The evolution of the Connecticut State Flag has been an interesting one, with several changes and modifications over the years. The earliest known flag of Connecticut was the flag of the Governor’s Foot Guard, adopted in 1775. This flag featured a blue field with the emblem of the Foot Guard – a crowned eagle holding a red ribbon in its beak inscribed with the words “Qui Transtulit Sustinet,” which is also the state motto.

Later, a new state flag was adopted in 1897, featuring the Connecticut State Seal on a blue field. The state seal has three grapevines and a ribbon containing the state motto around it, with a white banner below it reading “STATE OF CONNECTICUT.”

In 1957, the flag was again modified, with a gold and silver shield added to the center of the state seal. The shield features three grape vines on a field of blue, which represents the three original settlements in Connecticut. The vines also represent industry, as Connecticut was known as the “Nutmeg State.” A banner below the shield reads “IN GOD WE TRUST.”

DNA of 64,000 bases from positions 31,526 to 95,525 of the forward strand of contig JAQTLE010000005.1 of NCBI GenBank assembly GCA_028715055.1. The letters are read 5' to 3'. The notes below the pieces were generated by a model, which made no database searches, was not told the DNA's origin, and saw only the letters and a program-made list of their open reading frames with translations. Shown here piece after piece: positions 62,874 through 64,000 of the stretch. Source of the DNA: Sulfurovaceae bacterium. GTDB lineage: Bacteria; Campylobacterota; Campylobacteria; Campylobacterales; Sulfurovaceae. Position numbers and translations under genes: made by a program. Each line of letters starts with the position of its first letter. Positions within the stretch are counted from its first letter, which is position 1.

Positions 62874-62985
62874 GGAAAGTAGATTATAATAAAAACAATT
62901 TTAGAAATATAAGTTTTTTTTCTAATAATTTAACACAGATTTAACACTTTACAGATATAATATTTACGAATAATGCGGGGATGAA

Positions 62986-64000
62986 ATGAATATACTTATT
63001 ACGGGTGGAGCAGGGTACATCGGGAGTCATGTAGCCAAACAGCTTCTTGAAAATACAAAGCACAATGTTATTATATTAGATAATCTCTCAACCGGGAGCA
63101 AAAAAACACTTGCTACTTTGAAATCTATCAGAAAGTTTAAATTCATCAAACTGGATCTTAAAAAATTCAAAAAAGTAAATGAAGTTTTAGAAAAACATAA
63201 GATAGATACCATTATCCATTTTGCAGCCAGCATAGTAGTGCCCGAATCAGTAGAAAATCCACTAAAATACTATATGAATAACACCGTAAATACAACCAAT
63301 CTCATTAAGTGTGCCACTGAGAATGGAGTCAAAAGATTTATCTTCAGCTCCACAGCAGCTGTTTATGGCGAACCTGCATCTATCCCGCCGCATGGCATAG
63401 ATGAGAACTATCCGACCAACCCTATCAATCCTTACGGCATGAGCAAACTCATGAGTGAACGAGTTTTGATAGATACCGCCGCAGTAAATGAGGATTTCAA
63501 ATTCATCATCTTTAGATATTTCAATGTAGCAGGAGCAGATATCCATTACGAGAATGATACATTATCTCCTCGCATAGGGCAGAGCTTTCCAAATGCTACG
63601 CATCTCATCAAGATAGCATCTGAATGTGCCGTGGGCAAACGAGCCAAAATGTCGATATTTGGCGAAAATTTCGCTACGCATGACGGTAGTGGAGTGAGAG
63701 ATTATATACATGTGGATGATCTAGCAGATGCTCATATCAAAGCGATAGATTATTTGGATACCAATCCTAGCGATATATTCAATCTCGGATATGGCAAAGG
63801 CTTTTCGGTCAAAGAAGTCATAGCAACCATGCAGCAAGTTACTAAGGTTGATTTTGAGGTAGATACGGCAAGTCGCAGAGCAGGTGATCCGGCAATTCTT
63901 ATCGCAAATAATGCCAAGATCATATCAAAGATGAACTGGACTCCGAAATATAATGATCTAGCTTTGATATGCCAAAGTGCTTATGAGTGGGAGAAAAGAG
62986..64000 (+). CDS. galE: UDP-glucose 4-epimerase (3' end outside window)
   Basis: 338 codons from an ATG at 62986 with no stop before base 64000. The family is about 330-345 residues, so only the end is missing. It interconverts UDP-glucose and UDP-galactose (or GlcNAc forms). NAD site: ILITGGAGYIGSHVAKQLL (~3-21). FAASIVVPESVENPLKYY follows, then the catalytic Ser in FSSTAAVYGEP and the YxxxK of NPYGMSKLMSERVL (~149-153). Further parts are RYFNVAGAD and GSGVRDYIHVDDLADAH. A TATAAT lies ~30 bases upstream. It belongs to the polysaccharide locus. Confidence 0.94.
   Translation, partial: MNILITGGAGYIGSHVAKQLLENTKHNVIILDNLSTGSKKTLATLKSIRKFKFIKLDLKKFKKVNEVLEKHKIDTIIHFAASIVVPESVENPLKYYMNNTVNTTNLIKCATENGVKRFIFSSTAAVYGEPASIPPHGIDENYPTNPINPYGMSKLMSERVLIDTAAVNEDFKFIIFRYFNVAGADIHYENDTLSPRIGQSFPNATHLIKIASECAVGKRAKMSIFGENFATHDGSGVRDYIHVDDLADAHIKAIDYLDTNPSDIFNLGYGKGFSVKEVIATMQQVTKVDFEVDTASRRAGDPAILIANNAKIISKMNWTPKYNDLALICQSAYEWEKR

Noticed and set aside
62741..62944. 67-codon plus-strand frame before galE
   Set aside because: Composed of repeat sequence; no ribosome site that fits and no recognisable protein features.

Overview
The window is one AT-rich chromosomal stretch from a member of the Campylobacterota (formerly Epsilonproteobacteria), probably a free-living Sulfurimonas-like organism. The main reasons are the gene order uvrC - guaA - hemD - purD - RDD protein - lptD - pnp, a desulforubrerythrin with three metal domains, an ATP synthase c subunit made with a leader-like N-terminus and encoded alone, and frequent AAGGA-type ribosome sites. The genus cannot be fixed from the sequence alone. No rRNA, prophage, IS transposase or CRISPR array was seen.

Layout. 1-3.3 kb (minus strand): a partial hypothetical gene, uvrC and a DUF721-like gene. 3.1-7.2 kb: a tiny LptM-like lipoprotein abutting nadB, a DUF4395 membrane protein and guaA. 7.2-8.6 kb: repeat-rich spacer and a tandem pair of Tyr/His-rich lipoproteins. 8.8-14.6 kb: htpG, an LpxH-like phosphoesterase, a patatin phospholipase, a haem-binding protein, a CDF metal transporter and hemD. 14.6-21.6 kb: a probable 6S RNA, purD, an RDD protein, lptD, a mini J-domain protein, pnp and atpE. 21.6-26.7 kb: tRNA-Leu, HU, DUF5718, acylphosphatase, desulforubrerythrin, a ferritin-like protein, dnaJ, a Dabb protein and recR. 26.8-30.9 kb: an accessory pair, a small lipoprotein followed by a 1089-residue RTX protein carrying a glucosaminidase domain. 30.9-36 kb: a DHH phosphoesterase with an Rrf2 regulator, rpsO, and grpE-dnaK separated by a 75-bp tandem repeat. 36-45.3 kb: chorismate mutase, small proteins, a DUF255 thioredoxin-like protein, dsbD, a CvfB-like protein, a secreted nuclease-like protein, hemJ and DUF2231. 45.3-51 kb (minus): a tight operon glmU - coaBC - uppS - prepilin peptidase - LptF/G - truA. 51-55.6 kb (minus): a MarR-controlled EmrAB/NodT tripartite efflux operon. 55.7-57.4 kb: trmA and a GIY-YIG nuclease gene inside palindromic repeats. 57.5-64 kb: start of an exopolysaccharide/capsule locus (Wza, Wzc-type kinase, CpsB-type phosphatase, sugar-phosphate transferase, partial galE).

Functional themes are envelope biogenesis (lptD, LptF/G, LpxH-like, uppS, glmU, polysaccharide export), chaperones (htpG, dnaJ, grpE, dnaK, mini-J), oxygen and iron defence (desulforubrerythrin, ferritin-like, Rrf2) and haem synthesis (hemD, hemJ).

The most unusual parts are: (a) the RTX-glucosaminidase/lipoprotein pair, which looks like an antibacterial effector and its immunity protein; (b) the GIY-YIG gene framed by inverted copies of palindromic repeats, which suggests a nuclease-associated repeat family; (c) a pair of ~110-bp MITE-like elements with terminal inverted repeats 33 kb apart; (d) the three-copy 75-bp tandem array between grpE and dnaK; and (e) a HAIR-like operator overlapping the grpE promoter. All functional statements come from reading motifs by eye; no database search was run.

In 2001, the current flag of Connecticut was adopted. It features a simplified version of the state seal, with the blue shield and three grapevines. The banner below the shield reads “STATE OF CONNECTICUT,” in bold white letters.

The evolution of the Connecticut State Flag reflects the changing styles and ideologies of the state and its people. From a simple emblem of the governor’s Foot Guard to a more complex state seal and shield, the flag design has undergone several changes over the years. However, the elements of grapevines, industry, and faith have remained consistent throughout all the modifications, reflecting the fundamental values of the state.


Analyzing the symbolism of the Connecticut State Flag Coat of Arms reveals the rich historical legacy of the state. The flag’s design incorporates various elements that represent the state’s English heritage, Christian faith, and Native American history, which are all important facets of Connecticut’s past.